Lockett v. Commissioner of Social Security

Filing 16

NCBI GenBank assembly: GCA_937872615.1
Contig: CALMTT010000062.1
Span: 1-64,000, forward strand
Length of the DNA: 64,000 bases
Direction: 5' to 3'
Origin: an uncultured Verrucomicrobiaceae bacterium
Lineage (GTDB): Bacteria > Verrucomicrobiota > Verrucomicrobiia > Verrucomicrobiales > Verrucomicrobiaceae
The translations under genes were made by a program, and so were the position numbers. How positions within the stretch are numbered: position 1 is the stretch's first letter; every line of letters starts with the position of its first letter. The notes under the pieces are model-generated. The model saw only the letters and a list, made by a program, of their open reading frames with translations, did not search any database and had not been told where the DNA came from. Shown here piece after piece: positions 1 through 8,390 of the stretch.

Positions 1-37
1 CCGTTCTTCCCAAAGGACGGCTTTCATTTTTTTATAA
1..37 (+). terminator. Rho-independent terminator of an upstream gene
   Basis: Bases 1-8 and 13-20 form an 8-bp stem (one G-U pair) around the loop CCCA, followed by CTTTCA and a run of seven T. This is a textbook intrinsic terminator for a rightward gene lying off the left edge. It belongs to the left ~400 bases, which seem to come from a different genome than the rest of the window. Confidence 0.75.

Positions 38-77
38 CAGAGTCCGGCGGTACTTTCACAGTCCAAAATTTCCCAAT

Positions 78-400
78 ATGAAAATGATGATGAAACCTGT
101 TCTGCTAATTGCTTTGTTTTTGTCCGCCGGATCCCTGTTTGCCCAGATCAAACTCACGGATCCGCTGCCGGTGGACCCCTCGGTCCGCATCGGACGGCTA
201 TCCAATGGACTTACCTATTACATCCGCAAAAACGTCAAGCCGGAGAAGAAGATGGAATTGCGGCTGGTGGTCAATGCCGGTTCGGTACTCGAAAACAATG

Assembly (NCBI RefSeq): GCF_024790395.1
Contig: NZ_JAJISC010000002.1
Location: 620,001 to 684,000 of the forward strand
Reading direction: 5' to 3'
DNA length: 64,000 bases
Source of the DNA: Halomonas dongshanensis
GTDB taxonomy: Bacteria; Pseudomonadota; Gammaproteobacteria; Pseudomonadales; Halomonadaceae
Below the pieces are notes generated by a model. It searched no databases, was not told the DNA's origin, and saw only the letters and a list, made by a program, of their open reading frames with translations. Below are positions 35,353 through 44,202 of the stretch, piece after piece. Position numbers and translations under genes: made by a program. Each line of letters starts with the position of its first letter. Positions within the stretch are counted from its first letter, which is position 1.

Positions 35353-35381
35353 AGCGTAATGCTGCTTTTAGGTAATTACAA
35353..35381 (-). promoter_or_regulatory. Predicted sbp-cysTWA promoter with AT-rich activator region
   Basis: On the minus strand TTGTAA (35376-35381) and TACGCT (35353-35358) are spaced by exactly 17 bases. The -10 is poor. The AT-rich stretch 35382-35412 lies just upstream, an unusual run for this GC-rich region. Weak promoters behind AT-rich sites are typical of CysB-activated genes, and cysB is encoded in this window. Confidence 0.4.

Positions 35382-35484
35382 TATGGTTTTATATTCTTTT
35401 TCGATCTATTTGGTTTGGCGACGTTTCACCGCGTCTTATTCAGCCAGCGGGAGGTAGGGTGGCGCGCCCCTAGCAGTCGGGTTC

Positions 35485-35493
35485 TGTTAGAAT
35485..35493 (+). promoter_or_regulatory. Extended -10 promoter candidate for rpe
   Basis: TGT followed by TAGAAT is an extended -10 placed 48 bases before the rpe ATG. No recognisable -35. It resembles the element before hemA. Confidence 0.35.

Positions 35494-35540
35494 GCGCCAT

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UNITED STATES DISTRICT COURT SOUTHERN DISTRICT OF OHIO WESTERN DIVISION ERNEST LOCKETT, Plaintiff, vs. COMMISSIONER OF SOCIAL SECURITY, Defendant. : : : : : : : : : : Case No. 3:13-cv-303 Judge Timothy S. Black ORDER THAT: (1) THE ALJ’S NON-DISABILITY FINDING IS SUPPORTED BY SUBSTANTIAL EVIDENCE, AND AFFIRMED; AND (2) THIS CASE IS CLOSED This is a Social Security disability benefits appeal. At issue is whether the administrative law judge (“ALJ”) erred in finding the Plaintiff “not disabled” and therefore not entitled to supplemental security income (“SSI”). (See Administrative Transcript (“PageID”) (PageID 47-57) (ALJ’s decision)). I. On May 28, 2009, Plaintiff applied for SSI, alleging that he had been unable to work since January 1, 1996 due to bipolar disorder and attention deficit/hyperactivity disorder. (PageID 47, 223-25). Plaintiff’s applications were denied initially and upon reconsideration. (PageID 93-100). Plaintiff filed a timely request for a hearing. (PageID 101-115). On February 28, 2012, a hearing was held in Dayton, Ohio before an ALJ. (PageID 68). Plaintiff attended the hearing via video. (PageID 68). Plaintiff was represented by an attorney. (Id.) An impartial vocational expert also appeared and testified at the hearing. (PageID 68, 213). In a written decision dated March 15, 2012, the ALJ denied Plaintiff’s claim for benefits. (PageID 44-57). Following a timely filed request for review, the Appeals Council declined to review the ALJ’s decision, making that decision the final administrative disposition of Plaintiff’s claim. (PageID 33-43). Plaintiff is 24 years old and obtained his GED. (PageID 49, 51, 55). Plaintiff does not have any past relevant work experience. 1 (PageID 55). The ALJ’s “Findings,” which represent the rationale of her decision, were as follows: 1. The claimant has not engaged in substantial gainful activity since May 28, 2009, the application date (20 CFR 416.971 et seq.). 2. The claimant has the following severe impairments: bipolar disorder NOS; alcohol dependence; a history of attention deficit/hyperactivity disorder; and malingering (20 CFR 416.920(c)). 3. The claimant does not have an impairment or combination of impairments that meets or medically equals the severity of one of the listed impairments in 20 CFR Part 404, Subpart P, Appendix 1 (20 CFR 416.920(d), 416.925 and 416.926). 4. After careful consideration of the entire record, the undersigned finds that the claimant has the residual functional capacity to perform a full range of work at all exertional levels, including heavy/very heavy work. Giving the claimant the full benefit of doubt with regard to his allegations and subjective complaints, it is found that he is limited to simple, routine and repetitive tasks. He is further limited to low stress work, which in this case is defined as a Past relevant work experience is defined as work that the claimant has “done within the last 15 years, [that] lasted long enough for [the claimant] to learn to do it, and was substantial gainful activity.” 20 C.F.R. § 416.965(a). 1 2 relatively static work environment with only occasional changes in the work setting, which can be explained. He should not be expected to perform production rate or pace work. He is restricted to jobs that would require no more than occasional interaction with co-workers and the public. 5. The claimant has no past relevant work (20 CFR 416.965). 6. The claimant was born on November 30, 1988 and was 20 years old, which is defined as a younger individual age 18-49, on the date the application was filed (20 CFR 416.963). 7. The claimant has a high school education and is able to communicate in English (20 CFR 416.964). 8. Transferability of job skills is not an issue because the claimant does not have past relevant work (20 CFR 416.968). 9. Considering the claimant’s age, education, work experience, and residual functional capacity, there are jobs that exist in significant numbers in the national economy that the claimant can perform (20 CFR 416.969 and 416.969(a)). 10. The claimant has not been under a disability, as defined in the Social Security Act since May 28, 2009, the date the application was filed (20 CFR 416.920(g)). (PageID 50-56). In sum, the ALJ concluded that Plaintiff was not under a disability as defined by the Social Security Regulations, and was therefore not entitled to SSI. (PageID 57). On appeal, Plaintiff argues that: (1) the ALJ failed to adequately consider the comprehensive evidence regarding his failed attempts at vocational training; (2) the ALJ erred in failing to request IQ testing and subsequently denying disability under Listing 12.05; and (3) the assigned RFC is not supported by substantial evidence in 3 that it omits several well evidenced limitations occasioned by his impairments. The Court will address each error in turn. II. The Court’s inquiry on appeal is to determine whether the ALJ’s non-disability finding is supported by substantial evidence. 42 U.S.C. § 405(g). Substantial evidence is “such relevant evidence as a reasonable mind might accept as adequate to support a conclusion.” Richardson v. Perales, 402 U.S. 389, 401 (1971). In performing this review, the Court considers the record as a whole. Hephner v. Mathews, 574 F.2d 359, 362 (6th Cir. 1978). If substantial evidence supports the ALJ’s denial of benefits, that finding must be affirmed, even if substantial evidence also exists in the record upon which the ALJ could have found plaintiff disabled. As the Sixth Circuit has explained: The Commissioner’s findings are not subject to reversal merely because substantial evidence exists in the record to support a different conclusion. The substantial evidence standard presupposes that there is a “zone of choice” within which the Commissioner may proceed without interference from the courts. If the Commissioner’s decision is supported by substantial evidence, a reviewing court must affirm. Felisky v. Bowen, 35 F.3d 1027, 1035 (6th Cir. 1994). The claimant bears the ultimate burden to prove by sufficient evidence that he is entitled to disability benefits. 20 C.F.R. § 404.1512(a). That is, he must present sufficient evidence to show that, during the relevant time period, he suffered an 4 impairment, or combination of impairments, expected to last at least twelve months, that left him unable to perform any job in the national economy. 42 U.S.C. § 423(d)(1)(A). A. The record reflects that: 1. Claimant’s testimony and background Plaintiff did not graduate from high school (where he was in special education courses), but did obtain his GED. (PageID 51, 73). At the time of his administrative hearing, Plaintiff had been incarcerated for approximately one year due to an aggravated robbery conviction. (PageID 73). He was expected to be released in May 2014. (PageID 49). Prior to his incarceration, Plaintiff was receiving job training through a disability assistance program hosted by Goodwill Easter Seals. (PageID 74). While in this training, Plaintiff’s supervisor or job coach helped him keep track of the timing of his breaks. (PageID 78). Plaintiff made mistakes and his job coach helped him fix them, but sometimes this caused Plaintiff to “get into it” with the job coach because Plaintiff thought he was completing tasks properly. (PageID 79). Plaintiff got in trouble during meetings at Goodwill for saying inappropriate things. (Id.) Plaintiff was ultimately terminated from this program for not keeping a proper count of the parts he was assembling. (PageID 77-78). At the hearing, Plaintiff explained that his depressed intellectual functioning had significantly impacted his independence. Despite being 23 years old, Plaintiff testified 5 that he has never had a driver’s license. (PageID 73). He can read, but only a “little bit.” (Id.) He relied on a caseworker to help him secure public benefits, get a phone, and set him up with Goodwill. (PageID 80). His caseworker also set up his utilities, secured him housing, and helps him pay his bills. (PageID 81). His mother or father takes him to the grocery store and helps him keep track of his money and pick what food to buy. (PageID 80-81). He has trouble counting change and relies upon the honesty of the cashier or help from his parents. (PageID 81). Plaintiff believes that without the help of his parents and caseworkers, he probably could not make it on his own and would “mess [things] up.” (PaegID 82). 2. Non-medical evidence The record reflects that Plaintiff was a special education student in the Dayton Public Schools with an Individualized Education Program (“IEP”). (PageID 239-66, 287-94). Testing performed when Plaintiff was 14 revealed intelligence scores consistent with borderline ability. (PageID 242). Similarly, adaptive testing at that time revealed “severe delays in all areas.” (PageID 243). Plaintiff had significant difficulty in academic and social functioning while at school. (PageID 243-52). Despite having the chronological age of an eighth or ninth grader, Plaintiff was ultimately determined to be functioning at a second to third grade level. (PageID 244). He was diagnosed with a cognitive delay. (PageID 256). 6 In April 2009, Plaintiff underwent job training related to his cognitive disabilities through Capabilities Inc. 2 (PageID 268). Plaintiff arrived over an hour and a half early to his second meeting with his job coach. (Id.) When it was time for his first actual workplace assessment, which involved stocking at Gabriel Brothers while being observed and instructed by his job coach, Plaintiff forgot the time he was supposed to arrive and needed to be reminded. (Id.) While at Gabriel Brothers, Plaintiff’s job coach noted that Plaintiff was “quite slow” in placing price stickers on items and seemed not to realize that it made a difference how the sticker was oriented or placed. (PageID 269). Plaintiff was talkative, but “often hard to understand.” (Id.) The job coach also noted that Plaintiff kept misplacing his box cutter. (Id.) On the second day of job observation, Plaintiff was 14 minutes late and, shortly after he arrived, his job coach found him resting in the break room. (PageID 269). The job coach noted that Plaintiff continued to be difficult to understand, often speaking about random things unrelated to the present context. (Id.) The job coach also observed that Plaintiff “needs someone to tell him what time specifically he is to return [from breaks] as he has a hard time comprehending time.” (Id.) On the third day, Plaintiff continued to have trouble learning where to place pricing stickers on merchandise. (PageID 270). He had been moved to stocking shoes and found the job “too hard.” (Id.) He began requesting additional breaks and Capabilities is an organization that provides job training and placement services for Ohioans with disabilities. 2 7 reassignment. (Id.) The next business day, Plaintiff showed up at the job site even though he was not scheduled to work. (PageID 270-71). He went straight to the break room and slept there for two hours before being confronted by management. (Id.) The manager of the job site had to call Plaintiff’s job coach to resolve the situation. (Id.) Following his April workplace observations, Plaintiff’s job coach concluded that Plaintiff has weaknesses in the areas of work speed, understandable communication, motivation, attendance, punctuality, and remembering instructions. (Id.) Plaintiff underwent a second round of job observation and training at Capabilities in May 2009. (PageID 272). Plaintiff arrived late to multiple appointments and did not attend others. (Id.) When present, Plaintiff’s hair and dress were noted to be in disarray. (Id.) Plaintiff also failed to follow through with contacting Capabilities as instructed and services were ultimately terminated. (Id.) On May 28, 2009, Plaintiff presented at a local Social Security office to file his Title XVI application. (PageID 274-77). The employee who assisted Plaintiff described him as follows: [Claimant] looked somewhat disheveled. Clothes looked like they had been slept in. He had a horrible odor. His breath smelled as though he hadn’t brushed his teeth. He mumbled and it was difficult getting an answer from him. He would ramble about things immaterial to his claim. (PageID 276). Plaintiff was similarly noted to be “disheveled and unkempt” by another Social Security employee at a face-to-face meeting on August 17, 2009. (PageID 304-06). 8 From June 2010 through June 2011, Plaintiff received vocational rehabilitation services through a Goodwill Easter Seals program. (PageID 330-59). Plaintiff’s initial mental health services assessment for the program was performed on June 4, 2010. (PageID 355-59). During the assessment, Plaintiff was noted to hurry through testing, making many errors. (PageID 356). Reading testing placed Plaintiff at second grade level. (Id.) However, an examining neuropsychologist diagnosed Plaintiff with malingering. (PageID 55). In terms of life skills, Plaintiff reported needing assistance with transportation, handling money, meal planning, reading, writing, and maintaining relationships. (PageID 357). He explained that he cannot prepare a meal, use appliances in his home, write a check, pay his own bills, or buy groceries. (Id.) Plaintiff expressed an interest in finding a job, but the assessor believed he would need additional support and testing to realize that ambition. (PageID 357-58). More specifically, the assessor opined that Plaintiff would need a work evaluation to more specifically gauge his skills, life skills education, and possibly a job coach or other workplace accommodations. (Id.) Following his initial evaluation, Plaintiff underwent 10 days of skills assessments at Goodwill Industries in late June of 2010. (PageID 352-54). Problems arose within the first week. Plaintiff was noted to work with “disregard for the [workplace] safety precautions.” (PageID 352). His communications with his supervisors and coworkers were also confusing and difficult to understand, accentuated by “comments that did not make sense.” (Id.) Additionally, Plaintiff displayed “inappropriate behavior” 9 during work group meetings during his first week of assessments. (PageID 353). During his second week of workplace assessments, he continued to struggle. (Id.) Plaintiff’s attempts to communicate with other workers were confusing and he continued to be inappropriate and disruptive during meetings. (Id.) He also failed to follow instructions regarding appropriate workplace attire. (Id.) Plaintiff continued to undergo work training and observation through Goodwill Easter Seals through his incarceration in May 2011. (PageID 348-51). At times, Plaintiff was observed to be disheveled, not shaven, and wearing dirty clothes. (PageID 346, 34850). Plaintiff had difficulty following instructions with a tendency to work carelessly, requiring direct supervision and regular prompting. (PageID 348, 350). Plaintiff forgot instructions from one day to the next. (PageID 348). He was also tardy or late coming back from breaks on several occasions. (PageID 349-50). He missed appointments with his job coach without calling to reschedule. (PageID 345). When taken by his coach to job sites to file applications, Plaintiff had difficulty being professional in both his behaviors and attire. (PageID 343, 346). 3. Medical evidence From 2004 through 2008, Plaintiff received mental health treatment from Dr. Mahajan. (PageID 465-526). Dr. Mahajan diagnosed Plaintiff with bipolar disorder and prescribed him medications. (PageID 505, 515, 526). Plaintiff was noted to exhibit problems with aggression and maintaining attention. (PageID 466, 489, 502-04, 507, 10 510, 513, 516-17, 522, 524). Plaintiff’s behavior became so out of control that security was called to his school on at least one occasion. (PageID 523). He was noted to talk to himself, sometimes cursing. (PageID 520). His mood was also irregular. (PageID 47374, 484, 486, 489, 91-92, 524). Dr. Mahajan’s progress notes indicate that Plaintiff’s compliance with his medications ranged from “low/noncompliant” to “partially complaint.” (PageID 50). His GAF scores ranged from 65-70, indicative of only mild symptoms, mild impairment in functioning, or both. 3 (Id.) On July 12, 2009, Plaintiff was psychologically examined by state agency consultant Dr. Flexman. (PageID 370). Plaintiff explained to Dr. Flexman that he was in learning disability classes as a child and had multiple suspensions for behavior problems. (PageID 371). Dr. Flexman observed that Plaintiff’s facial expressions were consistent with anxiety. (Id.) He was fidgety and maintained eye contact only 20% of the time. (PageID 371-72). Dr. Flexman’s diagnoses included ADHD, malingering, and borderline intellectual functioning. (PageID 373). Ultimately, Dr. Flexman opined that Plaintiff has at least moderate limitations in his ability to sustain attention, to interact appropriately with others, to respond to changes, and to respond appropriately to work pressures in a normal work setting. (PageID 373-74). The Global Assessment of Functioning (“GAF”) is a numeric scale (1 through 100) used by mental health clinicians and physicians to rate subjectively the social, occupational, and psychological functioning of adults. A GAF score of 61-70 indicates some mild symptoms or some difficulty in social, occupational, or school functioning, but generally functioning pretty well, has some meaningful interpersonal relationships. 3 11 On July, 20, 2009, another consultant, Dr. Williams, reviewed the evidence. (PageID 376-92). She diagnosed Plaintiff with borderline intellectual functioning and ADHD noting “moderate” limitations in all major functional areas. (PageID 381-90). Dr. Williams was of the opinion that Plaintiff’s educational and vocational difficulties were a product of “limited vocational motivation.” (PageID 378). Dr. Williams largely deferred to Dr. Flexman and concluded that Plaintiff retained the capacity for “simple work tasks, routines, social exchanges, and adjustments.” (Id.) Dr. Williams provided no more specific explanation as to Plaintiff’s limitations. (Id.) On September 21, 2009, Plaintiff underwent a psychiatric evaluation at Day-Mont West. (PageID 398-406). Plaintiff reported that he had few friends and struggled with developmental issues as a child. (PageID 399). He reported that he tried to get jobs in the past, however, he was always ultimately fired. (PageID 400). Plaintiff explained that he felt very depressed and overwhelmed by emotion. (PageID 402). His mood was observed to be depressed and anxious. (PageID 406). Day-Mont West’s diagnoses included bipolar disorder, bereavement, and alcohol dependence. (PageID 405). He was assigned a GAF score of 50. 4 (Page 406). Plaintiff underwent a similar evaluation at Samaritan Behavioral Health on October 2, 2009. (PageID 417-20). His mood was angry and he presented with limited judgment and insight. (Id.) He was diagnosed with bipolar disorder and ADHD. (Id.) He was again assigned a GAF score of 50. (PageID 412). A GAF score of 41-50 indicates serious symptoms or any serious impairment in social, occupational, or school functioning. 4 12 On November 19, 2009, Plaintiff’s file was reviewed by another state agency consultant, Dr. Dietz. (PageID 434-52). Dr. Dietz was not comfortable with Dr. Williams’ analysis, so he drafted a new report rather than an affirmation. (PageID 434). His diagnoses included ADHD, borderline intellectual functioning, alcohol dependence, and bipolar disorder. (PageID 435-44). He concluded that plaintiff has moderate limitations in the areas of social functioning and maintaining concentration, persistence, or pace. (PageID 445). Ultimately, Dr. Dietz believed it was hard to determine Plaintiff’s credibility. (PageID 452). He deferred to Dr. Flexman’s opinion “in the absence of any other opinions.” (Id.) Dr. Dietz believed that Plaintiff is capable of completing simple repetitive tasks without strict production standards or schedules in an environment involving no more than superficial interaction with others. (Id.) On April 7, 2010, Plaintiff’s counselors at the Bureau of Rehabilitation Services completed a questionnaire regarding his mental health limitations. (PageID 548). They noted that Plaintiff has difficulties relating to authorities and tends to become frustrated and anxious when under stress. (Id.) The counselors further explained that Plaintiff needs to work on managing stress and relating effectively to people supervising him. (Id.) Following his evaluation in September of 2009, Plaintiff began receiving regular psychiatric care through Day-Mont West, which continued through his incarceration in 2011. (PageID 550-663). Plaintiff reported symptoms during treatment including paranoia, mood swings, persecutory delusions, feeling overwhelmed in response to daily 13 stressors, depression, and anger. (PageID 550, 554, 568, 587, 594, 596-99, 605-08, 61115, 618). He was noted to exhibit tangential speech patterns requiring redirection. (PageID 572, 618). He was often observed to be agitated or intense during appointments, with other observations including rapid speech and/or avoidant eye contact. (PageID 594, 596-99, 605-08, 611-17). His diagnoses remained bipolar disorder, alcohol abuse, and ADHD. (PageID 603, 662). Notes from the Ohio Department of Rehabilitation and Correction reveal that Plaintiff continued to receive his medications while incarcerated. (PageID 664-702). His principal diagnosis at the prison was a schizoaffective disorder, bipolar type. (PageID 684). 4. The vocational expert’s testimony Vocational expert Eric Pruitt testified that Plaintiff has no past relevant work for Social Security purposes. (PageID 83-84). When posed a hypothetical largely mirroring the assigned residual functional capacity, Mr. Pruitt testified that such a worker could perform substantial numbers of other jobs in the national economy. (PageID 84). The ALJ subsequently explored other limitations more specifically tailored to Plaintiff’s capabilities as follows: ALJ: I want you to consider this added limitation where the individual would require close supervision where an individual would check this individual’s work at least once-an hour. So would that impact the jobs you identified or any other jobs? VE: Well, initially through what I would call the initial training period I don’t think it would be an issue, but if this behavior continued on a long-term basis I don’t think that an employer would retain an employee that needed that much close supervision. 14 (PageID 85). Mr. Pruit went on to explain that the supervision described in the ALJ’s question above is actually less than that which would be typically provided by a job coach. (PageID 85). If a person required the services of a job coach, he “would not be capable of competitive employment.” (PageID 86). Mr. Pruit also opined that only 6 to 12 absences per calendar year would be tolerated at the jobs he identified. (Id.) Further, even an employee working in a position with only occasional contact with others would be expected consistently to exhibit socially appropriate behavior. (PageID 87). 6. The ALJ’s decision The ALJ determined that Plaintiff has not engaged in substantial, gainful activity since his application date. 5 (PageID 48). She found that Plaintiff suffers from the severe impairments of bipolar disorder, alcohol dependence, a history of ADHD, and malingering. (PageID 50-52). However, she held that none of these impairments, singly or in combination, meet or equal the severity of any of the Commissioner’s listed impairments in 20 C.F.R. Part 404, Subpart P, Appendix 1. (PageID 52-53). The ALJ’s residual functional capacity (“RFC”) finding reads: 6 The ALJ’s decision references the relevant period as beginning on Plaintiff’s application date rather than the alleged onset date, because Social Security benefits under Title XVI only become payable upon the filing of an application and, as a result, specific medical evidence of an exact onset date need not generally be obtained prior to the application. (PageID 50). 5 “Residual functional capacity” is defined as the most a claimant can still do despite his or her limitations. 20 C.F.R. § 404.1545(a). 6 15 After careful consideration of the entire record, the undersigned finds that the claimant has the residual functional capacity to perform a full range of work at all exertional levels, including heavy/very heavy work. Giving the claimant the full benefit of the doubt with regard to his allegations and subjective complaints, it is found that he is limited to simple, routine and repetitive tasks. He is further limited to low stress work, which in this case is defined as a relatively static work environment with only occasional changes in the work setting, which can be explained. He should not be expected to perform production rate or pace work. He is restricted to jobs that would require no more than occasional interaction with co-workers and the public. (PageID 53). In reaching this RFC finding, the ALJ denied Plaintiff’s requests for IQ testing as “unnecessary.” 7 (PageID 53). Additionally, she determined that Plaintiff’s is “independent in [his] activities of daily living,” performing a wide variety of activities on a regular basis. (PageID 54). The ALJ also surmised that the record’s evidence makes it “clear” that Plaintiff “is attempting to appear more impaired than he actually is.” (PageID 55). Ultimately, the ALJ determined that Plaintiff is capable of performing a significant number of jobs in the national economy. (PageID 55-56). B. First, Plaintiff maintains that the ALJ failed to adequately consider the comprehensive evidence regarding his failed attempts at vocational training. Plaintiff’s representative requested that the ALJ refer Plaintiff to IQ testing both at the administrative hearing and in a memorandum submitted prior to the hearing. (PageID 60, 32627). 7 16 Specifically, Plaintiff argues that the ALJ failed to consider the observations of staff regarding his behavior during vocational training. (PageID 268-73). 8 However, Plaintiff does not explain how these observations support his claim. Instead, he only cited to his attorney’s assertion at the hearing that the inappropriate jokes, rushed work, and lack of attention the staff documented reflect disabling cognitive problems and not— as the state-agency doctors concluded—a lack of motivation to work. (PageID 70-71). An ALJ does not need to address every piece of evidence in the written decision. Kornecky v. Comm’r of Soc. Sec., 167 F. App’x 496, 508 (6th Cir. 2006). Here, the ALJ reasonably declined to address the specific notes from the vocational staff because the ALJ relied on the state-agency doctors, who both opined without contradiction, that the staff’s observations showed that Plaintiff retained the capability to work. (PageID 53, 378, 451). Specifically, in July 2009, state-agency psychologist Dr. Williams acknowledged that the vocational evidence showed Plaintiff’s capabilities to do simple repetitive tasks despite limited learning and social skills. (PageID 378). In November 2009, state agency psychologist Dr. Dietz concluded that the notes showed that Plaintiff’s problems with work speed, remembering instructions, and speaking, did not preclude “higher capabilities” when he applied himself. (PageID 451). In fact, the notes indicate that from April through May 2009, a staff member observed Plaintiff handle a task well The Court notes that at Plaintiff’s BVR Comprehensive Assessment, the examiner found that Plaintiff “demonstrated a number of strengths.” (PageID 546). Among other things “[h]e was alert and oriented with intact recent, remote, and immediate memory skills. He presented as pleasant, friendly, cooperative, and eager to please . . . He demonstrated the willingness to attempt all assigned tasks. He appeared attentive and was able to remain on task and follow multiple directions.” (Id.) 8 17 and increase speed (PageID 269-70), and concluded that Plaintiff could stay on task, be courteous and patient, get to work, and refrain from distracting others. (PageID 271). 9 Although the staff member noted difficulty with remembering instructions, he or she also noted that Plaintiff “lacks motivation to work.” (Id.) In June 2011, staff members reported that Plaintiff’s participation in the program was disrupted because he stole objects and failed to follow time-keeping policies. (PageID 330). Otherwise, their notes mostly revealed Plaintiff’s capabilities to complete tasks and interact appropriately with coworkers. For example, in April 2011 a supervisor reported that Plaintiff “was doing well,” had limited his buffoonery, and was “focused” on a job at an outlet center (PageID 334); in February 2011 Plaintiff demonstrated good teamwork (PageID 340); in October 2010 he demonstrated improvements following instructions (PageID 349); in September 2010 he had a productive day (PageID 351); and in July 2010 he applied instructions and demonstrated a clear understanding of his duties. (PageID 352-53). Overall, the ALJ reasonably concluded that the vocational notes did not contradict consultative psychological examiner Dr. Jerry Flexman’s July 2009 suggestion that Plaintiff’s propensity to malinger and exert poor effort most hindered his ability to work. (PageID 54, 373). Plaintiff argues that the vast majority of vocational evidence post-dates the reviews of Drs. Williams and Deitz. Nonetheless, upon review of the entirety of the vocational experts, this Court finds that the opinions of Drs. Williams and Deitz are still supported by substantial evidence. 9 18 C. Next, Plaintiff argues that the ALJ erred in failing to request IQ testing and subsequently denying disability under Listing 12.05. 10 Plaintiff relies on the fact that a teacher asserted that he functioned at a secondgrade level when he was 14 and that school psychologist Elizabeth Walthour concluded that Plaintiff’s general intelligence was below 60% of his peers. However, the fact that Plaintiff’s general intelligence was below 60% of his peers is not persuasive. In fact, if anything, it demonstrates that Plaintiff’s intelligence was only slightly below average. The ALJ has discretion to determine whether to supplement the record. Ferguson v. Comm’r of Soc. Sec., 628 F.3d 269, 275 (6th Cir. 2010). Plaintiff can overcome that deference if he had introduced objective evidence establishing a need to further develop the record. Osburn v. Apfel, No. 98-1784, 1999 U.S. App. LEXIS 16220, at *7-8 (6th Cir. 1999). Here, however, all of the medical evaluators concluded that Plaintiff has borderline intelligence. (PageID 51, 53). Dr. Walthour reported that Plaintiff’s June 2003 IQ test, taken when he was 14, confirmed a 1998 exam showing that Plaintiff had borderline intelligence. (PageID 53, 242-43). Similarly, Dr. Flexman’s testing revealed “12.05 Intellectual disability: intellectual disability refers to significantly sub-average general intellectual functioning with deficits in adaptive functioning initially manifested during the developmental period; i.e., the evidence demonstrates or supports onset of the impairment before age 22. The required level of severity of this disorder is met when the requirements in A, B, C, or D are satisfied… C. A valid verbal, performance, or full scale IQ of 60-70 and a physical or other mental impairment imposing an additional and significant work-related limitation of function…” 10 19 borderline intellection. (PageID 373). Additionally, Plaintiff’s most recent school records, from September 2005, show that he read at a seventh-grade level. (PageID 51, 287, 294). Accordingly, it was reasonable for the ALJ to refuse further testing. 11 D. Finally, Plaintiff alleges that the assigned RFC is not supported by substantial evidence because it omits several well evidenced limitations occasioned by his impairments. Specifically, Plaintiff alleges that the ALJ erred in failing to include restrictions regarding his ability to interact with supervisors. However, there is not significant evidence that Plaintiff had issues with supervisors. Dr. Flexman noted that Plaintiff’s work history showed only moderate problems interacting with supervisors. (PageID 37374). The opinions of state-agency Drs. Williams and Dietz did not include specific restrictions regarding interactions with supervisors, they simply checked boxes suggesting problems interacting with supervisors in the assessment’s “Summary Conclusions” section, which constitutes a worksheet and not a medical opinion. (PageID Moreover, in order to satisfy Section 12.05(c), in addition to a valid IQ score, Plaintiff would also need to show significant deficits in adaptive functioning. Deficits in adaptive functioning are “manifested by difficulties in performing activities of daily living, maintaining social relationships, or maintaining concentration, persistence, or pace.” 20 C.F.R. Pt. 404, Subpt. P., App. 1 Section 12.00(c)(4). Here, Plaintiff told Dr. Flexman that he could handle his own daily activities; use public transportation; clean his home; prepare food; cut the grass; play pool, video games, and basketball; dance and date; do models; interact with friends, parents, siblings, and relatives; baby-sit his cousins; and handle his own finances. (PageID 371). Accordingly, regardless of Plaintiff’s IQ score, the record evidence does not support a finding that Plaintiff has significant deficits in adaptive functioning. See, e.g., Hayes v. Comm’r of Soc. Sec., 357 F. App’x 672, 675 (6th Cir. 2009) (claimant does not show deficits in adaptive functioning because she cooks, does laundry and shops, manages her finances, and takes public transportation). 11 20 376-78, 449-51). While there was some negative feedback from the vocational training staff, they also noted positive feedback from supervisors and expressly commented on Plaintiff’s ability to work well with others. (PageID 340, 349, 351, 352-53). Moreover, there is evidence of malingering. In 2009, Plaintiff reported that his mother had recently died in an accident and he had to identify her body. (PageID 55). However, in a letter dated August 1, 2011, Plaintiff’s attorney reported having recently spoken with his mother. (Id.) The evidence supports a finding that Plaintiff was attempting to appear more impaired than he actually is, a sentiment also expressed by Dr. Flexman. (PageID 373) The Court’s duty on appeal is not to re-weigh the evidence, but to determine whether the decision below is supported by substantial evidence. Raisor v. Schweiker, 540 F. Supp. 686 (S.D. Ohio 1982). Substantial evidence supports the ALJ’s finding that Plaintiff could perform a full-range of work with limitations as noted. (See PageID 53). The issue is not whether the record could support a finding of disability, but rather whether the ALJ’s decision is supported by substantial evidence. Casey v. Sec’y of Health & Human Servs., 987 F.2d 1230, 1233 (6th Cir. 1993). III. For the foregoing reasons, Plaintiff’s assignments of error are unavailing. The ALJ’s decision is supported by substantial evidence and is affirmed. IT IS THEREFORE ORDERED THAT the decision of the Commissioner, that Ernest Lockett was not entitled to supplemental security income is found SUPPORTED 21 BY SUBSTANTIAL EVIDENCE, and AFFIRMED. The Clerk shall enter judgment accordingly, whereupon this case is CLOSED in this Court. Date: 11/5/14 s/ Timothy S. Black Timothy S. Black United States District Judge 22